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I had a blog before I had a laptop, a cell phone, or a Facebook account. I grew up playing Q*bert and executing DOS commands. I memorized my best friends' phone numbers. We got the internet at home when I was in high school, but it wasn't used very widely yet (as in: I remember really wishing that Delia*s would get a website). 

I treated my blog, Fruit of the Sea, like an outpost of my zine, and because only 50 or so people read my zine (Patron Saint of Small Things RIP), I didn't really worry about what I shared on it. It was silly and blithe, and I wrote about the goings-on of the CMU Department of English, where I was a work study student. I wrote about my boyfriend, using his first name, as if you knew him, too. I developed this house style of titling posts with song lyrics (Pixies, hello!) and my own mock holidays and running jokes. I pretended that, whoever you were, you cared about my wins and my swimming hole opinions. It was scrappy and unstudied, and I haven't found a way to write like that in a long time. 

I don't know what happened, but I have my suspicions. For one: Facebook makes it possible to measure the degree to which other people like or agree with something you jot down, and maybe other people don't do this, but I pivoted my statements for maximum favorability. Slowly and over years, it became a game of writing shadowless little nuggets, and my shadowless little nuggets were mainly my iterations of various popular political poses. Here's My Standing Rock Post. Here's My Trenchant Critique of Mental Health Availability. Here's my IndieGoGo Share Post Where You Can See I Already Got Myself on the Right Side of This Social Justice Issue With the Use of My PayPal Account. I'm not kidding when I say I bottomed out with social media. I quit for my sanity. But I also miss the low-stakes occasional writing I used to save for a venue like this. I used to write book reviews, album reviews, shade a moment I liked in retrospect by observing it--all things I was eventually too terrified to do in case I might look stupid or say something wrong. It's hard to break back out of, even though I want to and I give myself a lot of shit for hemming myself in.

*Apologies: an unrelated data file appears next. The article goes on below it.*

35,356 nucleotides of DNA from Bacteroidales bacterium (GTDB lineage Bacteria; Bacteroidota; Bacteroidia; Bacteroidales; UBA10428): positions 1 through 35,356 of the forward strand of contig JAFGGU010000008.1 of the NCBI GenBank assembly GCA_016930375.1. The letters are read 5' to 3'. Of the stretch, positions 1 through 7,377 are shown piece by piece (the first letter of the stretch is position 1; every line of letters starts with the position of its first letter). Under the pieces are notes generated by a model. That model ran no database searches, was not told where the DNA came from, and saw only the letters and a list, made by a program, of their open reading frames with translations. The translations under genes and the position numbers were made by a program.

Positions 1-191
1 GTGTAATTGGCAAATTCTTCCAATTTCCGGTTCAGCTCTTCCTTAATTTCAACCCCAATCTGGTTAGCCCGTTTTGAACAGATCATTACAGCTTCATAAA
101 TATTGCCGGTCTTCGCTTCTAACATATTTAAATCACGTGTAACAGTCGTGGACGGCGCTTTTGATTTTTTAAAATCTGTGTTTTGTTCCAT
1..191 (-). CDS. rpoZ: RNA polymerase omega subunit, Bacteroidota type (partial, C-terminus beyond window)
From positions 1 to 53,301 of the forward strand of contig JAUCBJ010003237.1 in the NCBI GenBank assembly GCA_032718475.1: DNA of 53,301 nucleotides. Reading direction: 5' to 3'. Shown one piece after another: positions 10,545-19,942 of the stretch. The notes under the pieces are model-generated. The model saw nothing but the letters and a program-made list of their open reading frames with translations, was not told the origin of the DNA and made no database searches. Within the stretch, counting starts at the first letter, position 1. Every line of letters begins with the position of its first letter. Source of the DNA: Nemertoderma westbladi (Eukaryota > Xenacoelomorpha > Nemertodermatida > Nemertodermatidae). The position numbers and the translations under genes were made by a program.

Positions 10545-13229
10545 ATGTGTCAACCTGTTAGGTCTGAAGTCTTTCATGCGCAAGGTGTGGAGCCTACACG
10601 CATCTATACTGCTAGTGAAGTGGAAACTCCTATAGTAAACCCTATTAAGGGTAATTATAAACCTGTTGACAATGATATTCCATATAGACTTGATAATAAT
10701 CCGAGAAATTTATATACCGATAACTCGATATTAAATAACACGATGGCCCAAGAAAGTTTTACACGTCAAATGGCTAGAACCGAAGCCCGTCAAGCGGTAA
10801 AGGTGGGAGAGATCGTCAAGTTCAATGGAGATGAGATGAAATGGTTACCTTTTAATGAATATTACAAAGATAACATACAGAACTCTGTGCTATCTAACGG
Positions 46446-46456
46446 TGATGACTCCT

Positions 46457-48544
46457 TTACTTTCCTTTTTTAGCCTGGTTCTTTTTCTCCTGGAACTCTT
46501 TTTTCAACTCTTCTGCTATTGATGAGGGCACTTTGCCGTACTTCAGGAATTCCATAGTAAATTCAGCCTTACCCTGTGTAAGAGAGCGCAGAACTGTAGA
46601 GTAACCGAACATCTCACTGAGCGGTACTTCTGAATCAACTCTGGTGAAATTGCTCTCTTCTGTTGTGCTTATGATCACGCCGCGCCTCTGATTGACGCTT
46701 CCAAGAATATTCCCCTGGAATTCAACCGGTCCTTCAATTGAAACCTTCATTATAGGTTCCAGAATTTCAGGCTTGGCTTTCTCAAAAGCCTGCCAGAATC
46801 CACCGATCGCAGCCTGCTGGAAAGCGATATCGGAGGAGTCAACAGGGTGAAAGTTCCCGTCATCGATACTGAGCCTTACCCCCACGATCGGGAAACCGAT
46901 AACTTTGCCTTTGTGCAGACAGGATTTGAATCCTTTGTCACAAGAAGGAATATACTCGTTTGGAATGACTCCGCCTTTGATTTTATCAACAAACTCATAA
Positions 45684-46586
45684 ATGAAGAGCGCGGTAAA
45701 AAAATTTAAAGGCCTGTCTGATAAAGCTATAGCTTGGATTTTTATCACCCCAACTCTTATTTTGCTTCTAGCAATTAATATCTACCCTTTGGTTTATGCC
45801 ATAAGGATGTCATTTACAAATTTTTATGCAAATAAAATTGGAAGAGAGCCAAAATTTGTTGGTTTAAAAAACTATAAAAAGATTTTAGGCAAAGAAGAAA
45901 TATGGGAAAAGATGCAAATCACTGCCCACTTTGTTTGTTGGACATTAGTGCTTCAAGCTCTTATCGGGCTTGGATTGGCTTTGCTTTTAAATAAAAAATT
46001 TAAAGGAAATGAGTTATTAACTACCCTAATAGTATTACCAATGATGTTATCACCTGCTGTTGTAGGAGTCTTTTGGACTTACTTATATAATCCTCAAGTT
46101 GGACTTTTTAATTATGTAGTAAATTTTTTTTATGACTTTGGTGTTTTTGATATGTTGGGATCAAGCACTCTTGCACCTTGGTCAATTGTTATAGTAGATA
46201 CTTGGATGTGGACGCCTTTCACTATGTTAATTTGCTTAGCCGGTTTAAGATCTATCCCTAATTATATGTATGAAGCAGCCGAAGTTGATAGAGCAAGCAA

Even right now, I'm trying to bargain with myself. Maybe I should leave this first post for tomorrow morning, when I can give it a clear read-over and make it, well, a little more shadowless, I guess. Although what that really means, in fact, is deleting it, telling myself I didn't really want to say whatever I had said, and getting a little bit more hollow.

So fuck being hollow, and fuck shadowless prose, and fuck getting things right, and fuck being good. 

Sarah Smith